Guided math is similar to guided reading. The teacher places the students into small, flexible groups and delivers differentiated instruction to meet their individual needs. Often these groups are based on ability. Sometimes they are based on interests. Other times they are created strategically so students can learn from one another.

Learn how to instantly improve your math instruction and increase student learning by using a math workshop with guided math in your elementary classroom.
  • Guided math allows you to meet children at their current ability level and work with them in the zone of proximal development. Students who need interventions and remediation received them and students who have mastered the grade level skill can be enriched, challenged and taken to their potential at the next level.
  • Guided math enables you to incorporate the mathematical practices. New standards require students to think deeply. Kids should be not only be showing their thinking on paper, but also explaining and discussing their thinking with peers and adults.
  • In a small guided math group, all your learners can ask and answer questions. Children perform differently in a small group setting. Not only are there children who struggle to focus in a whole class learning situation, but there are also children are too shy or anxious to speak up in a group. There are also children who would share in a class discussion, but are unable to because stronger personalities take over.
  • Teachers gain clarity on each child’s strengths and weaknesses. Watching them work through problems and listening to their questions and explanations enables the teacher to correct misconceptions in real time. When a child performs a paper and pencil task incorrectly he may do so multiple times on the same paper and misunderstanding then becomes committed to memory.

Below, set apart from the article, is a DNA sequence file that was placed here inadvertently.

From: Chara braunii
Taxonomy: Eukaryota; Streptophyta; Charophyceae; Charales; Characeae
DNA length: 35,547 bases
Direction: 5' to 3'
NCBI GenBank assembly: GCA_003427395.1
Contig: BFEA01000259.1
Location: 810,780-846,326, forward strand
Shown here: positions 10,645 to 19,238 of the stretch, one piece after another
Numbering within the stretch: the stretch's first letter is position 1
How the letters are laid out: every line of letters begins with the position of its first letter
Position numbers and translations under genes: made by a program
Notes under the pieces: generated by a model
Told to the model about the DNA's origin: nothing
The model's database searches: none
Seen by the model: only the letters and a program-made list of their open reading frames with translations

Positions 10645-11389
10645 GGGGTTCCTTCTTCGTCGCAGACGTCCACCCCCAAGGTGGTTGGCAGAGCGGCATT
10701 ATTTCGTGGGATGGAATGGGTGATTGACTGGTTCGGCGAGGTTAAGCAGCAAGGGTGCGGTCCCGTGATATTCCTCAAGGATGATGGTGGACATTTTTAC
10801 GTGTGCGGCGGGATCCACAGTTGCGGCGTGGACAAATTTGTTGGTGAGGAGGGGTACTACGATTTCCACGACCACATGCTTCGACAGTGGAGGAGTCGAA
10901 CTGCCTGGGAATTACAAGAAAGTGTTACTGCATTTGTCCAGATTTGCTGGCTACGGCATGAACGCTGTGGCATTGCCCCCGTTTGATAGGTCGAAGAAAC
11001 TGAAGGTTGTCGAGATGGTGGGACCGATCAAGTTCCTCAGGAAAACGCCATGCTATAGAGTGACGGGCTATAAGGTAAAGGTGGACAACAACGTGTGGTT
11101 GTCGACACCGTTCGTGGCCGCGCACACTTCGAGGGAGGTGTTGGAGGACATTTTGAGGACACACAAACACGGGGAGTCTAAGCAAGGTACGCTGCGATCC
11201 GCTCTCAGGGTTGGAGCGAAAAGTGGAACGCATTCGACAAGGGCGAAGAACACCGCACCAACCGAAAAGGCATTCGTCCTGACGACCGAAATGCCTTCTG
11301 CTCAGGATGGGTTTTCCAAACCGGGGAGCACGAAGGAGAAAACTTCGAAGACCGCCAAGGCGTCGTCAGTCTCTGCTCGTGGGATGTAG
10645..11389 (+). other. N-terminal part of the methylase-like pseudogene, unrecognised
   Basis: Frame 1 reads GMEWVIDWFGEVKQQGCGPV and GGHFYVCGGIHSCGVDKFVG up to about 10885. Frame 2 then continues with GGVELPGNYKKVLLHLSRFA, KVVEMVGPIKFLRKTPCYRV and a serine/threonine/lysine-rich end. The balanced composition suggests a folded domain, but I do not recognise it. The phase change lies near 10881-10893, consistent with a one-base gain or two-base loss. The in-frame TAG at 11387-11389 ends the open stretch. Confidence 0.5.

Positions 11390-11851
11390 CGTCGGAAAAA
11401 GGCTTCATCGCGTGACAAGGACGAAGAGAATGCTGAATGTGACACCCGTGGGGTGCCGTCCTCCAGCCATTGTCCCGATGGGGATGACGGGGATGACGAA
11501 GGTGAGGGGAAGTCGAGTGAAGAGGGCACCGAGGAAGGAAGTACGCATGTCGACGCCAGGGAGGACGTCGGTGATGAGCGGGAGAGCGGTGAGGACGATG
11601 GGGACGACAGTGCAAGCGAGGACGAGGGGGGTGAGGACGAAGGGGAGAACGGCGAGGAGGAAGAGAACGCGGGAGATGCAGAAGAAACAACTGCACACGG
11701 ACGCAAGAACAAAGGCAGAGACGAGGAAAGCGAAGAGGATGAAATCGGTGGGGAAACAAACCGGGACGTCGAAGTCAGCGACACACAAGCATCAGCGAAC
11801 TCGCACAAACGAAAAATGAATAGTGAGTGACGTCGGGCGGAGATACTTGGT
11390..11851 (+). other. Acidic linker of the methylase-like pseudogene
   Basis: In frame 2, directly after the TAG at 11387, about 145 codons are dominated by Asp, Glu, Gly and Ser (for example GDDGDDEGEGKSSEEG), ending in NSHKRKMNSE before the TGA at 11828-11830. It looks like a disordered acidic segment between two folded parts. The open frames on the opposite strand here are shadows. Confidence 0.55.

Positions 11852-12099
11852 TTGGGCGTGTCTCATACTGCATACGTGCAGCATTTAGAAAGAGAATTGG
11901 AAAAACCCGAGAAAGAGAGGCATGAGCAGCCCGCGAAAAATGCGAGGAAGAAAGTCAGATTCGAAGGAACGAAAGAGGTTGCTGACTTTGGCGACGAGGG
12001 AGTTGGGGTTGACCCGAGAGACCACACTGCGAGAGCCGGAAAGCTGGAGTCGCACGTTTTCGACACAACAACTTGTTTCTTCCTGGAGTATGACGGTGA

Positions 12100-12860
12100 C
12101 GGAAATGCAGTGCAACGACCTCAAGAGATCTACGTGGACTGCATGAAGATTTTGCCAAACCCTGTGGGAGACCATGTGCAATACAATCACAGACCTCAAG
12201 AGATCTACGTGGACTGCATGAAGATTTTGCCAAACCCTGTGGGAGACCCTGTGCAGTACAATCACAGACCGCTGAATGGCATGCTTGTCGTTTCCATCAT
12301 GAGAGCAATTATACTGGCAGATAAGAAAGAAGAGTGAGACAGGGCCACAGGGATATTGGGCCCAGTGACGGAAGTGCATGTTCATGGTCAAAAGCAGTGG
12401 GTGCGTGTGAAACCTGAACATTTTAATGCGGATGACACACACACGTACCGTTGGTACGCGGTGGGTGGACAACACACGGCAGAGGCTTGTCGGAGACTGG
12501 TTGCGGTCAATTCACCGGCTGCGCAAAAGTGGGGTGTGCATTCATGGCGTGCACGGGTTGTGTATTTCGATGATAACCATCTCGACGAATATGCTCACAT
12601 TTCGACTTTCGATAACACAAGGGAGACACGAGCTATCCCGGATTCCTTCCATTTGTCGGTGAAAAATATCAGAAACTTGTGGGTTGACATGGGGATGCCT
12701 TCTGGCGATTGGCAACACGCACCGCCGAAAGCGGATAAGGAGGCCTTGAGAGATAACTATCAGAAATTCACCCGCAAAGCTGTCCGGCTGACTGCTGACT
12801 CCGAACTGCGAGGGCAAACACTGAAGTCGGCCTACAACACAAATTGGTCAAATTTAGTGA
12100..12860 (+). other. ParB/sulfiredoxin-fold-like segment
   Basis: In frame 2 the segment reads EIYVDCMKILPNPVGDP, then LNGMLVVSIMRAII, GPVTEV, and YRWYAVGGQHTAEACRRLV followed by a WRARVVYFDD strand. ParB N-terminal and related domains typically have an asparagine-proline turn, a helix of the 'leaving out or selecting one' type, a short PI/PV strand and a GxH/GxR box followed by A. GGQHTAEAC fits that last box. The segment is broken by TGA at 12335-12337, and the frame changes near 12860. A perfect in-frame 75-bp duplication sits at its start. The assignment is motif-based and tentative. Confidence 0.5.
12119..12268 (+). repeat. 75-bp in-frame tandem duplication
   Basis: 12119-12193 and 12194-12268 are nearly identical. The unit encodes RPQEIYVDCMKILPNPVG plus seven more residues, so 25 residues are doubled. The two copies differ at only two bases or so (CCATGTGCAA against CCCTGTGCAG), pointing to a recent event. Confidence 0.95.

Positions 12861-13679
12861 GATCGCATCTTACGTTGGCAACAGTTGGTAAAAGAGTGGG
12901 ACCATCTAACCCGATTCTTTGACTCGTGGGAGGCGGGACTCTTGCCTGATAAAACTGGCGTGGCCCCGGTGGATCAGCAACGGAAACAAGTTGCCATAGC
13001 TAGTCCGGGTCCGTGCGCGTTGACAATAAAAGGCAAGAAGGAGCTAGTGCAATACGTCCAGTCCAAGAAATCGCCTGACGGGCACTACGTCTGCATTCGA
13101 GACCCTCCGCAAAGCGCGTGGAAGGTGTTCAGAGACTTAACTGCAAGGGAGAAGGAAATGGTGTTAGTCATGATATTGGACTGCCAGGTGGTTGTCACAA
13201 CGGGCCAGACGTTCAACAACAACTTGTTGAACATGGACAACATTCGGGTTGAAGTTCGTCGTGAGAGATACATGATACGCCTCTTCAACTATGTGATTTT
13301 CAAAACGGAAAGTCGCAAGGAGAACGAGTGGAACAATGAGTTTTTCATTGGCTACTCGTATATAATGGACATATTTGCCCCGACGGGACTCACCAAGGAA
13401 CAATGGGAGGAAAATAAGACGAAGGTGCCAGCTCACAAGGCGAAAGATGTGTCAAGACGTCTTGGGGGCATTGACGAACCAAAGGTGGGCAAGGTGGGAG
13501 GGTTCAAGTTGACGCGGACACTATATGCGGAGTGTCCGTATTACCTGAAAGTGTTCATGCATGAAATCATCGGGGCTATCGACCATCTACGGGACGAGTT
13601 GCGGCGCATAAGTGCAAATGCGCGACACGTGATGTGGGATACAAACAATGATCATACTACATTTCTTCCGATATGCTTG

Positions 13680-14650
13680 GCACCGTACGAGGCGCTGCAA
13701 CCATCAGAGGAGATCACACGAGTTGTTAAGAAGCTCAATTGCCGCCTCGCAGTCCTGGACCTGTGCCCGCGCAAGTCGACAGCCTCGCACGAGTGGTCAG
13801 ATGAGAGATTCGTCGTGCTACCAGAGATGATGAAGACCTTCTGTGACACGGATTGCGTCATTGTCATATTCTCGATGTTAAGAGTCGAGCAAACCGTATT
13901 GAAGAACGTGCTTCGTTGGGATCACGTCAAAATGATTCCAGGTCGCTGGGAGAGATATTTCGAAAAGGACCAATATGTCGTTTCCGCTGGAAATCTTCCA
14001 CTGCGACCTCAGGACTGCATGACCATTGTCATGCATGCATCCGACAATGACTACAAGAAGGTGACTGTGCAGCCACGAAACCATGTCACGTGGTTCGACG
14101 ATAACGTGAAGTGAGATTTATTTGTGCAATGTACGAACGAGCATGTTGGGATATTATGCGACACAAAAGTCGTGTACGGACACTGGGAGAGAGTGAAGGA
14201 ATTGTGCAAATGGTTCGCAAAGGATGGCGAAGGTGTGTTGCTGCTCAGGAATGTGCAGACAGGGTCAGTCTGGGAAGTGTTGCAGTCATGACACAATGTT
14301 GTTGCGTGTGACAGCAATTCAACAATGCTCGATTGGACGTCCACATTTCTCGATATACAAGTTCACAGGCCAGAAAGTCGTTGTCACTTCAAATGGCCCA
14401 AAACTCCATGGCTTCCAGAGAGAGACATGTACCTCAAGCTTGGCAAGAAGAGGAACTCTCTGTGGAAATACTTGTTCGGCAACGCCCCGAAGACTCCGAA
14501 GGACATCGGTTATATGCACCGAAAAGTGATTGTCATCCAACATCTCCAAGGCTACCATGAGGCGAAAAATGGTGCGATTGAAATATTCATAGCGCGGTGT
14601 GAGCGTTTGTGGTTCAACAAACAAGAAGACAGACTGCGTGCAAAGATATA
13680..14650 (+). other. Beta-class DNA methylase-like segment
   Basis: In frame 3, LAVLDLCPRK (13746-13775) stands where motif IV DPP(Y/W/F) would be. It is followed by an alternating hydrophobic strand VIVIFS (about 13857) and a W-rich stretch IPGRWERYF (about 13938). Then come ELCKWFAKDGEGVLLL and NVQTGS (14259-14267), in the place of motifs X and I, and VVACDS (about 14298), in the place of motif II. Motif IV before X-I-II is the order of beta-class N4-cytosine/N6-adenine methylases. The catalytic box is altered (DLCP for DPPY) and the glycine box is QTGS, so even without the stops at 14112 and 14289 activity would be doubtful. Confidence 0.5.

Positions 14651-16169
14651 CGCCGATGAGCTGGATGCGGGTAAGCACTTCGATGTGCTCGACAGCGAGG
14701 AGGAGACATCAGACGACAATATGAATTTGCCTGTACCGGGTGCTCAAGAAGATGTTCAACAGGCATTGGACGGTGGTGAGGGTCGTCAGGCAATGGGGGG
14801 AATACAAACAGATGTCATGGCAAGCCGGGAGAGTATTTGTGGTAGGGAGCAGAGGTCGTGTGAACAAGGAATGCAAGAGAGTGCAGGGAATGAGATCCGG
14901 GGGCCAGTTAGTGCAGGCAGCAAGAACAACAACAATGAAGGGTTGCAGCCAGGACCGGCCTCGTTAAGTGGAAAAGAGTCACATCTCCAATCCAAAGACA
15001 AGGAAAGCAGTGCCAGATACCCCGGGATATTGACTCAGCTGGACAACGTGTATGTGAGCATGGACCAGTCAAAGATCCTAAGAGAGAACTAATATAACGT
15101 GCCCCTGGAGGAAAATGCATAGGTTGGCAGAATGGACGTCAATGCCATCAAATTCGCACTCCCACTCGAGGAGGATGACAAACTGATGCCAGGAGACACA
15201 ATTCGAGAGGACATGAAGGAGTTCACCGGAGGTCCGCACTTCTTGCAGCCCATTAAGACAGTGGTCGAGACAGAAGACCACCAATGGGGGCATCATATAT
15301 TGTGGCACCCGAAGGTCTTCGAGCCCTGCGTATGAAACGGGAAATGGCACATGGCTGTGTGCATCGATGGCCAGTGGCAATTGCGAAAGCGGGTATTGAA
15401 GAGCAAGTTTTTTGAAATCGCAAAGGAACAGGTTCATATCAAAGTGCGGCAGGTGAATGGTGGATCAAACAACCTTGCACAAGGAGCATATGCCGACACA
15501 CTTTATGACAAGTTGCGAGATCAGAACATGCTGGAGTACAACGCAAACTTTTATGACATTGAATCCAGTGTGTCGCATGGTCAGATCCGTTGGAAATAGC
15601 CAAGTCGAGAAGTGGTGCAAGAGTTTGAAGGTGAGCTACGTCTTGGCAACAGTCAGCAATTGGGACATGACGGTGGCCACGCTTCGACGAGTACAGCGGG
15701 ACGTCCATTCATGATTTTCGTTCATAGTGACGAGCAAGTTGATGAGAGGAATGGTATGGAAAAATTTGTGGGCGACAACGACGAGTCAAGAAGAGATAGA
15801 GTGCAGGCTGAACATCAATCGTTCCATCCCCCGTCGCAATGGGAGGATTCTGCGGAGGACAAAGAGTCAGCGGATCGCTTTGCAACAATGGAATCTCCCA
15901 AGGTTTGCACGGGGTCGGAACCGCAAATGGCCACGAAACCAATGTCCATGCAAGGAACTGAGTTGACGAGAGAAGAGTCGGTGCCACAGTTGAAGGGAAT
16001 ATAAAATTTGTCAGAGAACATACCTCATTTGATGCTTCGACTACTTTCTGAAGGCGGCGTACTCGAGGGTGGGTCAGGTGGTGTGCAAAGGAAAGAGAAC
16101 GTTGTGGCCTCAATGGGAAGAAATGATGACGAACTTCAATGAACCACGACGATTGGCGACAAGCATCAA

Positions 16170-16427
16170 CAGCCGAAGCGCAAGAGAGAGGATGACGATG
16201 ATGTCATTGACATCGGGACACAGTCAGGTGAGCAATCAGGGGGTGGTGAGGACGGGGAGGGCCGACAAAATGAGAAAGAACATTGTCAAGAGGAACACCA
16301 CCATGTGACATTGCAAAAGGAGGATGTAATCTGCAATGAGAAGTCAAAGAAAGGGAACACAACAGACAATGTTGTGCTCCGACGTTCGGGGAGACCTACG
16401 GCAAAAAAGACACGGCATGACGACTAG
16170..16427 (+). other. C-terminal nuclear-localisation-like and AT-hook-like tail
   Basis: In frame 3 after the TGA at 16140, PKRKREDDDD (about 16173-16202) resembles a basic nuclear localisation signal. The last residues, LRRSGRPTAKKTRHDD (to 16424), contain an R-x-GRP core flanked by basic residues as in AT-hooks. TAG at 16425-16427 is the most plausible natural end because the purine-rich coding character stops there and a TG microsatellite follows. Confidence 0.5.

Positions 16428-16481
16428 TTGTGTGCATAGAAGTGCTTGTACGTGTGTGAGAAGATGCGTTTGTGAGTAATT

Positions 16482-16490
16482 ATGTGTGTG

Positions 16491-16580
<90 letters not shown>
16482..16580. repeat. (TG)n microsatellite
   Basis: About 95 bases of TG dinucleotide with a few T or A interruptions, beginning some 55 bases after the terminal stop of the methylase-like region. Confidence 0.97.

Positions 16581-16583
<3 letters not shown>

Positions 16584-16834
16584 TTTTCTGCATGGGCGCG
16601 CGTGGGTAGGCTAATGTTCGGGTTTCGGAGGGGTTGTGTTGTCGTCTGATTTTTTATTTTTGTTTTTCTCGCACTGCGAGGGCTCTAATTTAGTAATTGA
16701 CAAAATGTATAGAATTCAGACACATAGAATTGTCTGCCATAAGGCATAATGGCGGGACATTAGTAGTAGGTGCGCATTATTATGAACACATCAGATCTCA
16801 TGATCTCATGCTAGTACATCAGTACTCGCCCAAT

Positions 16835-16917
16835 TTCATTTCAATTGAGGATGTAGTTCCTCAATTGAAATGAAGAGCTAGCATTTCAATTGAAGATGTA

• It makes your job as a teacher easier. You will save time planning and correcting because you are not scripting lessons and spending hours correcting worksheets. You are assessing the children as you listen and observe. Your teaching is organic and modifications happen as you see they are needed not as you anticipate them to be needed on a Sunday night in your living room when you write formal plans for the week. You will not need to review assessments and written work in preparation for a team meeting or parent teacher conference. Instead you will know each of your students intimately as mathematicians and speak confidently on their behalf at any time.

How to Easily Get Started and Maintain an Effective Math Workshop / Guided Math Model:

Learn how to instantly improve your math instruction and increase student learning by using a math workshop with guided math in your elementary classroom.